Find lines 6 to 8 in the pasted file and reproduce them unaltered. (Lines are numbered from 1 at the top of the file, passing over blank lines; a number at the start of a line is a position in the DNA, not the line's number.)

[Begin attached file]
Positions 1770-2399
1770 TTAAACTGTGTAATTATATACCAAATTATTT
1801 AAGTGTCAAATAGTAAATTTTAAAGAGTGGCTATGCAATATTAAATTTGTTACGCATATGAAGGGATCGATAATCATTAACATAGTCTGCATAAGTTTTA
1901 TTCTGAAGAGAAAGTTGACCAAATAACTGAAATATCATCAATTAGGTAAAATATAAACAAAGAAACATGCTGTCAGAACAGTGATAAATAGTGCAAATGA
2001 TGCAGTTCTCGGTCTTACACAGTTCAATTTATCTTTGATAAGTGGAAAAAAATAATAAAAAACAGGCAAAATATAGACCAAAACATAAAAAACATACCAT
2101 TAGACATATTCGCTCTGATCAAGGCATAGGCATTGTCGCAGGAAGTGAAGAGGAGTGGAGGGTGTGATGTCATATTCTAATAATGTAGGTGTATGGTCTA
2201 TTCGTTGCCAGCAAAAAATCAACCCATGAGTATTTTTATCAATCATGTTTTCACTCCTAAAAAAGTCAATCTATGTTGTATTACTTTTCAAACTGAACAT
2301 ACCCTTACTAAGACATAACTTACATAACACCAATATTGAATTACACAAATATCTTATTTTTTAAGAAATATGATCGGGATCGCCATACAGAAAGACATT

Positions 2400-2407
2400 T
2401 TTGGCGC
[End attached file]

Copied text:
2101 TAGACATATTCGCTCTGATCAAGGCATAGGCATTGTCGCAGGAAGTGAAGAGGAGTGGAGGGTGTGATGTCATATTCTAATAATGTAGGTGTATGGTCTA
2201 TTCGTTGCCAGCAAAAAATCAACCCATGAGTATTTTTATCAATCATGTTTTCACTCCTAAAAAAGTCAATCTATGTTGTATTACTTTTCAAACTGAACAT
2301 ACCCTTACTAAGACATAACTTACATAACACCAATATTGAATTACACAAATATCTTATTTTTTAAGAAATATGATCGGGATCGCCATACAGAAAGACATT